October’s Macau revenue numbers are in, and what’s clear is that the retail gambler is not going to save Macau.
For months the narrative about Macau’s sliding casino revenues has gone like this:
Yes, the VIP high-rollers are staying away from the tables because of China’s nation-wide corruption crack down, but mass market numbers — families, middle class people etc. — will steadily increase as more Chinese enter that middle class. This will not only save Macau over time, but also change it forever. Instead of a gangster’s paradise in the South China Sea, it will become the kind of place where Cher and Celine Dion want to do month-long residencies.
That’s the dream. Now Wall Street is starting to see the reality. In October, Macau’s mass market revenue declined 8%, while VIP revenue fell a whopping 30.8%.
A lot of analysts thought that mass market revenue would be up in the single digits.
In a recent research note, Sterne Agee says that the mass decline was probably due to new smoking regulations in casinos.
“We believe operators have worked to re-designate certain premium mass stables to VIP in order to comply with recently implemented smoking restrictions to the mass floor. Smoking is still allowed in VIP rooms, while the mass floor has gone smoke free,” said the note.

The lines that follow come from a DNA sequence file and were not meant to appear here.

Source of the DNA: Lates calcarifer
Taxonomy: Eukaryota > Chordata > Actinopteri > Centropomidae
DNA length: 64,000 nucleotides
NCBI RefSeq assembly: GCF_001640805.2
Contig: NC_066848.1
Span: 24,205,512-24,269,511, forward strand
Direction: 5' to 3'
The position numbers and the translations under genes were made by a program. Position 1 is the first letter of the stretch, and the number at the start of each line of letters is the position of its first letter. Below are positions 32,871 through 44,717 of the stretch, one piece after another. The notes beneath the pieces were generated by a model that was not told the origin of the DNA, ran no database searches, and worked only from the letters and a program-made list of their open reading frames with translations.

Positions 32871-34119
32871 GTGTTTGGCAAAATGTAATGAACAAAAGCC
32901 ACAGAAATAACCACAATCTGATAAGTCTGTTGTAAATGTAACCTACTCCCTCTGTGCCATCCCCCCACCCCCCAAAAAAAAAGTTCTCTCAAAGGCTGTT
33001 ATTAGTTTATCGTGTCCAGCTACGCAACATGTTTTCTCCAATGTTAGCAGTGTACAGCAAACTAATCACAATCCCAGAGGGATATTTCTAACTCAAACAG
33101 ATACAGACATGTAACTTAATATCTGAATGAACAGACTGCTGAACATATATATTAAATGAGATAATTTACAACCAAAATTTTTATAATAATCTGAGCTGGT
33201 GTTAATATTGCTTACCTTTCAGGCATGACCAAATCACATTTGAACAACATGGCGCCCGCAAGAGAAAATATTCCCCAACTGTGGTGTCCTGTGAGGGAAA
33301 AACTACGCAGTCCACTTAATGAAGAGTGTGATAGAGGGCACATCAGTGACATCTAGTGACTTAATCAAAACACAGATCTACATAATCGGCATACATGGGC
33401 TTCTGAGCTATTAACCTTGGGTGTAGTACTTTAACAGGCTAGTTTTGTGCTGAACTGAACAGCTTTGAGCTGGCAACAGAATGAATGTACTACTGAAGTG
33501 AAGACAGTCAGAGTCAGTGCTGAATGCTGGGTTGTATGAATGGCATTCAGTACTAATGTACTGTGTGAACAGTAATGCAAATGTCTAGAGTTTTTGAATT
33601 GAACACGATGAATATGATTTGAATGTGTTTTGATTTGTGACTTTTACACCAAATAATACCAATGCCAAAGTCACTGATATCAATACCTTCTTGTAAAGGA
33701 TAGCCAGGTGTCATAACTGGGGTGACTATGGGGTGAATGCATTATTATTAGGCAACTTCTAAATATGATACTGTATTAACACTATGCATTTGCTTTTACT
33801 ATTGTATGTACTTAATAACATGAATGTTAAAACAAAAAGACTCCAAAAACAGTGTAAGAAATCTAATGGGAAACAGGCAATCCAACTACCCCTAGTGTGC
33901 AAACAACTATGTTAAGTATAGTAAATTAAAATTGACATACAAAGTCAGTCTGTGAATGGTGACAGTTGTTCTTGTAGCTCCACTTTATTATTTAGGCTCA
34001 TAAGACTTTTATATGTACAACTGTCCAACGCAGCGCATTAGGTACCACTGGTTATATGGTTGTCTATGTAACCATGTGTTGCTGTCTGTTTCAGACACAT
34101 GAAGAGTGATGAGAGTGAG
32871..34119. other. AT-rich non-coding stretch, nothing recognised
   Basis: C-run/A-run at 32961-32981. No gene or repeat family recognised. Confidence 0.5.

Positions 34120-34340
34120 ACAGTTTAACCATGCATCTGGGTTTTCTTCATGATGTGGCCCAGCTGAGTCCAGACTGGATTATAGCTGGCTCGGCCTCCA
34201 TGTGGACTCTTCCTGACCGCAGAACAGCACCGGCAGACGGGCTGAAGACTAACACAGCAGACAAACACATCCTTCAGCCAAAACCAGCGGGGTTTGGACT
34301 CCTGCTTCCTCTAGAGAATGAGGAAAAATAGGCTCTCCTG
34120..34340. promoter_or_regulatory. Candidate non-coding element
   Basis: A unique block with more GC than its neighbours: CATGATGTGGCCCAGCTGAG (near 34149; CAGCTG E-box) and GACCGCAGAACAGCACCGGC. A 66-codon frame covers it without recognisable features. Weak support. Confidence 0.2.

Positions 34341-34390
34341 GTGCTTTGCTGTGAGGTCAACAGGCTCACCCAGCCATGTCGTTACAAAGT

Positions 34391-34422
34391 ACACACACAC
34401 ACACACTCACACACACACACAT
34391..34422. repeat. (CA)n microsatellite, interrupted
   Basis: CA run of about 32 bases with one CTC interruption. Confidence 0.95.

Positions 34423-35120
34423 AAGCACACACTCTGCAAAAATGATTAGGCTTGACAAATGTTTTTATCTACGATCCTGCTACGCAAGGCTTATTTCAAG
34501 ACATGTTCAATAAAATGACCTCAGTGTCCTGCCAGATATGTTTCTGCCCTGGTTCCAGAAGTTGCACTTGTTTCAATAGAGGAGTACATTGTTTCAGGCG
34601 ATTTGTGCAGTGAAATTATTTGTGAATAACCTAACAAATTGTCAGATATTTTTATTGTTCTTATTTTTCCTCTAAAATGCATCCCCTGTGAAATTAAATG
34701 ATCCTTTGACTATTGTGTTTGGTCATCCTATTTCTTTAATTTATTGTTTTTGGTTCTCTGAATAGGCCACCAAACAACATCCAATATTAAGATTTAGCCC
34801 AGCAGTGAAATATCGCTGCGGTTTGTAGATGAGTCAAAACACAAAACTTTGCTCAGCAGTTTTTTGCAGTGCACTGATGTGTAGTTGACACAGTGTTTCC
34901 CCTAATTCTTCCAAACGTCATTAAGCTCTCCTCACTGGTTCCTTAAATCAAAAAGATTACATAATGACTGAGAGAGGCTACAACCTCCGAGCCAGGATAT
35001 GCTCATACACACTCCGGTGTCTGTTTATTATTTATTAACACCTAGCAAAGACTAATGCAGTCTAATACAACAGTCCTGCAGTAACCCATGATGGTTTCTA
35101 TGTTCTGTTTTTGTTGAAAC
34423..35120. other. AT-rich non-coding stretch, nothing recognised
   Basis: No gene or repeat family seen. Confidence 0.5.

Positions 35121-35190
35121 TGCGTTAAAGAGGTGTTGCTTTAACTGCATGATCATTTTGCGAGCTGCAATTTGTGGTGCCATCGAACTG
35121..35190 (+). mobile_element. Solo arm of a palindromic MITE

OK, so mass market players are getting kicked off their tables. That could be something.
But is it enough for an 8% decline?
For months Wall Street has cited a myriad of reasons why Macau’s numbers are falling — smoking bans, a casino heist scaring off VIP customers… These are issues that will (hopefully) normalize sooner rather than later.
But there’s reason to believe Macau’s problems are more long-term.
At least Sterne Agee admits the corruption campaign is impacting mass market individuals too, not just the high-powered VIP customers China’s government has been trying to crack down on. That’s more of an admission than Macau’s issues are longer term than analysts initially thought.
Here’s what really needs to be added to the equation, though. China’s economy is slowing down fast. This month all of the most closely watched Chinese business surveys were dismal.
The HSBC services PMI fell to 52.9 in October from 53.5 in September.
The HSBC manufacturing PMI rose to 50.4 from 50.2.
The CFLP manufacturing PMI retreated in October to 50.8 from 51.1.
The CFLP non-manufacturing PMI also moved lower to 53.8, the lowest since January.
The government is committed to letting this happen, only intervening enough to prop up major banks so that they can continue lending to cash strapped, highly indebted Chinese corporates.
In other words, this isn’t over yet. In the meantime, China’s casino-goers may want to save their yuan for something else.